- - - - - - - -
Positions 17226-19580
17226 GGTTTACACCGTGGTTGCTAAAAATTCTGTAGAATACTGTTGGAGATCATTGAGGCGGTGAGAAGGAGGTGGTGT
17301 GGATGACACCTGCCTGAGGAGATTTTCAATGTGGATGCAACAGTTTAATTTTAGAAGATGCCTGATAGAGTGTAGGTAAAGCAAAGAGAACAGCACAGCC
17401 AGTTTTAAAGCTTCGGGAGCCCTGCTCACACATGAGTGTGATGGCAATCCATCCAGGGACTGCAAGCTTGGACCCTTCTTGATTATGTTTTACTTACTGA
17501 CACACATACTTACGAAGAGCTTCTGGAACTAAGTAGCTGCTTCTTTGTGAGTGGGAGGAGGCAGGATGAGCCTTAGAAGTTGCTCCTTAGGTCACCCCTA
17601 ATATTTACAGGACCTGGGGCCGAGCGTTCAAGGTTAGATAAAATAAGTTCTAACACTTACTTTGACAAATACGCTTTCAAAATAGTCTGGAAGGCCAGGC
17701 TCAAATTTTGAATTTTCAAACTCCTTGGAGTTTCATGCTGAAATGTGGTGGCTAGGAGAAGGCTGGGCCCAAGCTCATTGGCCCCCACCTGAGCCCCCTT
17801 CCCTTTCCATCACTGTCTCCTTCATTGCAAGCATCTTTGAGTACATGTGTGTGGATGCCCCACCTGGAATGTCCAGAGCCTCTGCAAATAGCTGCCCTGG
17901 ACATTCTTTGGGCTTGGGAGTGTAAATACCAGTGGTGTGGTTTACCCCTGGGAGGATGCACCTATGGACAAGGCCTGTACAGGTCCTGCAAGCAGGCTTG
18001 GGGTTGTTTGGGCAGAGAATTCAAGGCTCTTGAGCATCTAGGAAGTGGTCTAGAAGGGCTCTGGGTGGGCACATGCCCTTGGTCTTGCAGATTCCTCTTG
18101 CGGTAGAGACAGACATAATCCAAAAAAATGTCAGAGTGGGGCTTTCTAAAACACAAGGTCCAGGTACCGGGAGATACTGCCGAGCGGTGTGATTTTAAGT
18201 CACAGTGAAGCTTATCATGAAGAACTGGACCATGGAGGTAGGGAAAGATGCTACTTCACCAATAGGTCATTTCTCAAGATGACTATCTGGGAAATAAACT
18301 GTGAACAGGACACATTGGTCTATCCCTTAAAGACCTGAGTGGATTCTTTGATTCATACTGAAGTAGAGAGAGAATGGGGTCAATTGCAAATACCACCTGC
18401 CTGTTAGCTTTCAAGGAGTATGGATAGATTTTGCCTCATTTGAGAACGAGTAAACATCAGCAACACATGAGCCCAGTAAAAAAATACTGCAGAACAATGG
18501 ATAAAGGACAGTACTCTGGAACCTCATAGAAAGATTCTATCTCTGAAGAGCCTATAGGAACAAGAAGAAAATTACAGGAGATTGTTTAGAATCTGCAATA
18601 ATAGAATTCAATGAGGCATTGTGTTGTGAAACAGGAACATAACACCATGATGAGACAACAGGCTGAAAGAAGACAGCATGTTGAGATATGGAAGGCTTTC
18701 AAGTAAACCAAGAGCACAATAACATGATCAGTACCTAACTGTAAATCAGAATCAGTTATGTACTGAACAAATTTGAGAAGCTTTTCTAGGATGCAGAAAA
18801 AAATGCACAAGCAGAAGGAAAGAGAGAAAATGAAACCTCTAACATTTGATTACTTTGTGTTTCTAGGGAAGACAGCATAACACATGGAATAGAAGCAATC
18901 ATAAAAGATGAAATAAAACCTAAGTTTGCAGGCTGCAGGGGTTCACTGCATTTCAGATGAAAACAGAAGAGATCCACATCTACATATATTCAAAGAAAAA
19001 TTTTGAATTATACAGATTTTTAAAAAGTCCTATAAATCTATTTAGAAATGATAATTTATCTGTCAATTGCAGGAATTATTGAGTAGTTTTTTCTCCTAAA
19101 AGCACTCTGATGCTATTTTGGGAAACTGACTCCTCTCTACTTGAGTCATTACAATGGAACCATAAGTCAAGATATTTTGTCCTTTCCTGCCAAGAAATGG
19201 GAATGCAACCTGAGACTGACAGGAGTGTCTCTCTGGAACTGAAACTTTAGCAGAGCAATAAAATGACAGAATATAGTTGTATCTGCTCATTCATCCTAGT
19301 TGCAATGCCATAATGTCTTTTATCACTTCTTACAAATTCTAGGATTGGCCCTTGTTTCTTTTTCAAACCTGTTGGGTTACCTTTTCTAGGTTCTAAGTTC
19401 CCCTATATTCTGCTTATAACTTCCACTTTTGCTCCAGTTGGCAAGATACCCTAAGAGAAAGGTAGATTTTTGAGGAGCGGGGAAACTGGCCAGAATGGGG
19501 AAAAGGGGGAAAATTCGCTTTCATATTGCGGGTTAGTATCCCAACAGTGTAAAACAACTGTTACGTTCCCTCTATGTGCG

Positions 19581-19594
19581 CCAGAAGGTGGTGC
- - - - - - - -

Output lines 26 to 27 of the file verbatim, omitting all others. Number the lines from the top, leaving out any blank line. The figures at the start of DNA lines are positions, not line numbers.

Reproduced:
Positions 19581-19594
19581 CCAGAAGGTGGTGC